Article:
THREE AND A half years after he sought temporary asylum in the Ecuadorean embassy in London only to find himself a captive instead, a UN group has ruled that UK and Swedish authorities unlawfully detained WikiLeaks founder Julian Assange in violation of their international human rights obligations.
The UN Working Group on Arbitrary Detention said in a statement released today that UK authorities should let Assange leave the embassy and that both the UK and Sweden should compensate him for what it said was an “arbitrary” or prohibited detention.
“Having concluded that there was a continuous deprivation of liberty, the Working Group … found that the detention was arbitrary because he was held in isolation during the first stage of detention and because of the lack of diligence by the Swedish Prosecutor in its investigations, which resulted in the lengthy detention of Mr. Assange,” the UN group wrote in its report. The group said that Sweden and the UK should “assess the situation of Mr. Assange to ensure his safety and physical integrity, to facilitate the exercise of his right to freedom of movement in an expedient manner, and to ensure the full enjoyment of his rights guaranteed by the international norms on detention.” The group didn’t elaborate on the nature of the compensation Assange should receive.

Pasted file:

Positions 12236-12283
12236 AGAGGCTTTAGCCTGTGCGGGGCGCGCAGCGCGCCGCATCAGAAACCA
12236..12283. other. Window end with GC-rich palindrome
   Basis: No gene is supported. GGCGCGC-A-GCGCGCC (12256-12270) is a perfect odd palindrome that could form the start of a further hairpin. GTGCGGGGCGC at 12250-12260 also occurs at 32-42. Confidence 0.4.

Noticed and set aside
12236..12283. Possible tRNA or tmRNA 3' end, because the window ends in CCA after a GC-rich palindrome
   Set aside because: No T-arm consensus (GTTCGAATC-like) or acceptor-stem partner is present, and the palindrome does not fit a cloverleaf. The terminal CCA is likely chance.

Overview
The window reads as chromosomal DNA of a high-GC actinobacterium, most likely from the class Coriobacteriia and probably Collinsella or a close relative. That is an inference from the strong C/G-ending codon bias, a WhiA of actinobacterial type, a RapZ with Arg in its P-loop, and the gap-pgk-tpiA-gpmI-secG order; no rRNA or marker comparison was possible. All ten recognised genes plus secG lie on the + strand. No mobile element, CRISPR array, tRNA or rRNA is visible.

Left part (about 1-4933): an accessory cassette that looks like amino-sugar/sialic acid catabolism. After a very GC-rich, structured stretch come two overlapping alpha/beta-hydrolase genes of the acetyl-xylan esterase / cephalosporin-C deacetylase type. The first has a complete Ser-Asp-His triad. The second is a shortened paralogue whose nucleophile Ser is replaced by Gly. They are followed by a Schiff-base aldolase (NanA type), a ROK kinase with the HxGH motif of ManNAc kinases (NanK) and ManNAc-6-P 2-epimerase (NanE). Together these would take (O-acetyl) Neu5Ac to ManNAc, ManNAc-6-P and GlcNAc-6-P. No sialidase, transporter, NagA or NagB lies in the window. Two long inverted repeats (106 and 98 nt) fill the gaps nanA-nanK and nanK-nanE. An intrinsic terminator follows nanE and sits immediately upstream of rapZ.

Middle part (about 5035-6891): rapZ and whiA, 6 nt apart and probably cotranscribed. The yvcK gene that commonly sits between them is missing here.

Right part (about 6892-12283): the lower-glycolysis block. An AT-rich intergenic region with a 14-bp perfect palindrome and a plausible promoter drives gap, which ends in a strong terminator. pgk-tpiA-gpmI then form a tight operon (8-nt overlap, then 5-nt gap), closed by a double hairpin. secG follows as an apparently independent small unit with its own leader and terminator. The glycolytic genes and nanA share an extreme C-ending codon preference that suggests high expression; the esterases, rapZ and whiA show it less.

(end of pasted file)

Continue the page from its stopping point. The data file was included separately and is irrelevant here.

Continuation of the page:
Although Assange has technically been a voluntary resident at the embassy since he sought asylum there in June 2012, he has effectively been a captive in that he has been forced to remain inside the building or risk arrest by UK police outside the embassy, even though he’s never been charged with a crime.
The finding released today is not legally binding, and UK and Swedish authorities have indicated that they reject the UN body’s conclusion. Both nations have said in statements that Assange has never been under detention and is free to leave the embassy, though the UK acknowledges that as long as the Swedish arrest warrant still stands, he will be arrested if he leaves.